10 Math Skills Children Can Learn From Laundry Detergent Lids, Part 3 of 4

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Distinguishing Differences. Left: Similar types of lids but different colors; Right: Lids with ridges

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Sort into small size lids, medium and large

Math Skill #7: Beginning Seriation

Seriation [seer-ee-ey-shuh] (1) describes the way young children organize their world based on differences. Can your preschooler distinguish different characteristic of lids, such as lids with ridges or the same type of lids, no matter what color? Ask children, “What’s another way you can sort the lids?”


An additional part of seriation describes the relationship among objects, such as big, bigger, biggest. Begin by teaching toddlers

concepts like bigger and smaller. Say, “I have a big lid. You have a small lid.” Once they learn this concept, they can compare simple attributes. Ask, “Which lid is bigger, the blue lid or the red lid?”

Sort by Sizes

Next preschoolers can sort by sizes by small, medium, and large lids. Eventually children can refine the sizes and create more size groups, like tiny or very large.

Math Skill 8: Advanced Seriation

Ultimately children become more aware of the properties or qualities of objects. They can compare more specific attributes and order objects on gradual variations, such as by height. Ask, “Can you arrange the lids from shortest to tallest?”

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Top row: Smallest to Largest; Bottom row: Light to Dark


Children can determine a logical progression of contrasting differences for items. More examples include:

  • by color intensity: light to dark, (refer to the photo with orange, purple, and blue lids arranged from the lightest to the darkest);
  • by length: shorter to longer;
  • by weight: heavy to light; or
  • by texture: rough to smooth.




  1. content.dictionary.com.

Marian’s 6 Favorite Lids to Teach Math Skills

Here are my favorite lids to collect for teaching children math skills. I’ve posted two of four parts in June and will post the last two skills subsequent to this blog post.

New Lid 1-21. Laundry detergent lids are large, easy to manipulate, come in different sizes, and are bright colors.


New Lid 2-22. Men’s & women’s shaving crème lids come in fairly good sizes, various colors, and many are dome shaped.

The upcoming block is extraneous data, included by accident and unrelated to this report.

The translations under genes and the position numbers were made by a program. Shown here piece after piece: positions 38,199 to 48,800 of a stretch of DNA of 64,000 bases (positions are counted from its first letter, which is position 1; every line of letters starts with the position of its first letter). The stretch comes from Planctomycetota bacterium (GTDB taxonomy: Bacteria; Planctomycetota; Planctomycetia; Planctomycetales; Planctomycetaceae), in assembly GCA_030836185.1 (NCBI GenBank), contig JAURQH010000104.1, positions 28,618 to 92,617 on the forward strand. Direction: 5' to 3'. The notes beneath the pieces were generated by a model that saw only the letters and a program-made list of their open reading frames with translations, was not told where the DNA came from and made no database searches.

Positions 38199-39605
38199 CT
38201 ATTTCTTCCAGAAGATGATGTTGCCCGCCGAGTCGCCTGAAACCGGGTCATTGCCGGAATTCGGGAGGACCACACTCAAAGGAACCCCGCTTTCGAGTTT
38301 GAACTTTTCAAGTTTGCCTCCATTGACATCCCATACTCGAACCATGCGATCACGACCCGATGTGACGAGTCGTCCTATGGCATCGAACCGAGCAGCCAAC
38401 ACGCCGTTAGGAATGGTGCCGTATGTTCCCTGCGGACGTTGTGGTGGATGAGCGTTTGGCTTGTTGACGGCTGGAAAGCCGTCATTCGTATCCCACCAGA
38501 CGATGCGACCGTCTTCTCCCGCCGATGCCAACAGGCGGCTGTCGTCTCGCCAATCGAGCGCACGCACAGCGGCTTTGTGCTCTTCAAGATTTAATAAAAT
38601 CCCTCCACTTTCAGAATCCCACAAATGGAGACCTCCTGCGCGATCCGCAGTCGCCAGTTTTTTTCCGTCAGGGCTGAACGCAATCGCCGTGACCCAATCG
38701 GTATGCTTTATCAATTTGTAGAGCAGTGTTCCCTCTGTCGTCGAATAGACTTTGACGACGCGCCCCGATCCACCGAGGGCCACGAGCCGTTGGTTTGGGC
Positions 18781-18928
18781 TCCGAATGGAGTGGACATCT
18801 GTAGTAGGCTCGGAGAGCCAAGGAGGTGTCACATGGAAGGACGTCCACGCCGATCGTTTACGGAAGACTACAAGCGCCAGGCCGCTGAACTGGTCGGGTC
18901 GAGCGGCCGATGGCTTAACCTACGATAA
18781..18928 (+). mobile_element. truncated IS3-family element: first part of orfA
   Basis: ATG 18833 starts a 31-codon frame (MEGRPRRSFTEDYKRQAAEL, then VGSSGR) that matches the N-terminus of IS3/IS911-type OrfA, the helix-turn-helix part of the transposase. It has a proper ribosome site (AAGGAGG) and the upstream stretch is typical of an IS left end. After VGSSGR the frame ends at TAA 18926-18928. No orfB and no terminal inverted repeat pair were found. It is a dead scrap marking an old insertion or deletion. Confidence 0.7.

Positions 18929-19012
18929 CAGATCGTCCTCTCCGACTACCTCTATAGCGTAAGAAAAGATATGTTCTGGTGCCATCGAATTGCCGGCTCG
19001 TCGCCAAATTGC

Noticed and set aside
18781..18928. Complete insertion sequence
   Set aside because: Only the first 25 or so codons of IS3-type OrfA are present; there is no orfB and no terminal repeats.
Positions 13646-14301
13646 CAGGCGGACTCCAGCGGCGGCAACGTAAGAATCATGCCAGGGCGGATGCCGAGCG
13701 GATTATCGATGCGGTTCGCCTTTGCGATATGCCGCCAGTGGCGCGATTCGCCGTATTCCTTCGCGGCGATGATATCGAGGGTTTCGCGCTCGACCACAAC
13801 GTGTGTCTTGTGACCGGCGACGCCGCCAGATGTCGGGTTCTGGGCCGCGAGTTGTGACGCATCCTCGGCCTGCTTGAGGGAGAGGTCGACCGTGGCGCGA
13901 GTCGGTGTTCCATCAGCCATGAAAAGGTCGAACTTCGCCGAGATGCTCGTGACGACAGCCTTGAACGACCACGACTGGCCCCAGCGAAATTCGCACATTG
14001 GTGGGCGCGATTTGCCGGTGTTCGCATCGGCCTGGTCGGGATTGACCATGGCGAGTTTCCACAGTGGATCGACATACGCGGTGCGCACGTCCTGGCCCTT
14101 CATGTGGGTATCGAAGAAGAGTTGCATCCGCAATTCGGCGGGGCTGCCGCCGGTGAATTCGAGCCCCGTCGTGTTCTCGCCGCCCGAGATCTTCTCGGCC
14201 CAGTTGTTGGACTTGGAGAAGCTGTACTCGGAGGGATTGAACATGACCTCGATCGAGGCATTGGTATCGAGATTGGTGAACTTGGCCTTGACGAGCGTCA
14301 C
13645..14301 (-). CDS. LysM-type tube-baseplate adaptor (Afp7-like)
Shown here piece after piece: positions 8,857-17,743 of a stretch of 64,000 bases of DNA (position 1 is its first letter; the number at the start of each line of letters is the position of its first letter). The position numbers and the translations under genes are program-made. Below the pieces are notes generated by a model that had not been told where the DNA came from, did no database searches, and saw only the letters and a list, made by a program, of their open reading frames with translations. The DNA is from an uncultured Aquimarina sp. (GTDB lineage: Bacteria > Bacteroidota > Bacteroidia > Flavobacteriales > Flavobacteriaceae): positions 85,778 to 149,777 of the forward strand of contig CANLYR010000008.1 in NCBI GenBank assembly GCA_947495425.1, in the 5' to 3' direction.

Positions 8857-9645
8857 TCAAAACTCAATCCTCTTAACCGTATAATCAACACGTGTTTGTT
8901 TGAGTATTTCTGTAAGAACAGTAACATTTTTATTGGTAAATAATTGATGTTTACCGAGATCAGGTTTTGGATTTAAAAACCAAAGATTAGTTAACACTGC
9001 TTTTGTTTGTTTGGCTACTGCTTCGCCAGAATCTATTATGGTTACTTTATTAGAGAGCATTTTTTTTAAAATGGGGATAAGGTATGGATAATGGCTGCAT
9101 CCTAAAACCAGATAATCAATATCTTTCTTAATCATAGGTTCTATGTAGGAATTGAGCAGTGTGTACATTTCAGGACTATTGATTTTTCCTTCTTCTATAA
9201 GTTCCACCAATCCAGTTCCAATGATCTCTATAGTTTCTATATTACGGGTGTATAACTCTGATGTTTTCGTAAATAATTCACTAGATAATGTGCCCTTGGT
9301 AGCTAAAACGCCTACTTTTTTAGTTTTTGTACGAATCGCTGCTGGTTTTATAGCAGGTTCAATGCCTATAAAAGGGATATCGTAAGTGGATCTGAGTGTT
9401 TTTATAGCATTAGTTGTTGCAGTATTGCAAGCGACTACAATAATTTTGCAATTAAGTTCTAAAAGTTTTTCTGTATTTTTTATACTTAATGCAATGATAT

New Lid 33. Large juice lids are easy to manipulate, colorful, have ridges, and come in different colors and sizes.


New Lid 4-24. Hair product lids are usually cylinder shaped. Clear lids make it easy for children to see when they put treasures inside the lids.

New Lid 5-25. Unusual lids are hard to find, but a great addition to any lid collection simply because they are different and interesting.

New Lid 6-26. Just the opposite of unusual lids, are common lids. These are great when you need multiple lids the same color and/or size so the math concepts aren’t confusing for children. For example, lids for counting and creating patterns. What are your favorite lids for teaching children math skills?


10 Math Skills Children Can Learn From Laundry Detergent Lids, Part 2 of 4

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Can you sort the blue lids?

Math Skill 4: Classification and Sorting

Have you ever noticed kids sorting their candy, Matchbox™ cars, or Legos®? Sorting and classifying objects are beginning math skills. Classifying is grouping objects by a common attribute, such as lids. (1)

One Characteristic

After toddlers learn colors they can begin to classify objects by one characteristic, usually color. Say, “Let’s sort the lids by color. Can you sort the red lids? . . .  What about the blue lids? . . . Now the yellow lids.”

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More advanced colors: gray, black, white, brown and pink

Several Colors

Gradually preschoolers can sort several colors at one time. Have the child try the secondary colors: orange, purple and green. More advanced colors in my lid collection are black, white, gray, and pink. What color lids did you collect?

Math Skill 5: Order

While children play with objects, they discover ways to order items to meet their needs. For example, a child could stack the lids to create a tower or make stairs. Ask, “What can you make with the lids?”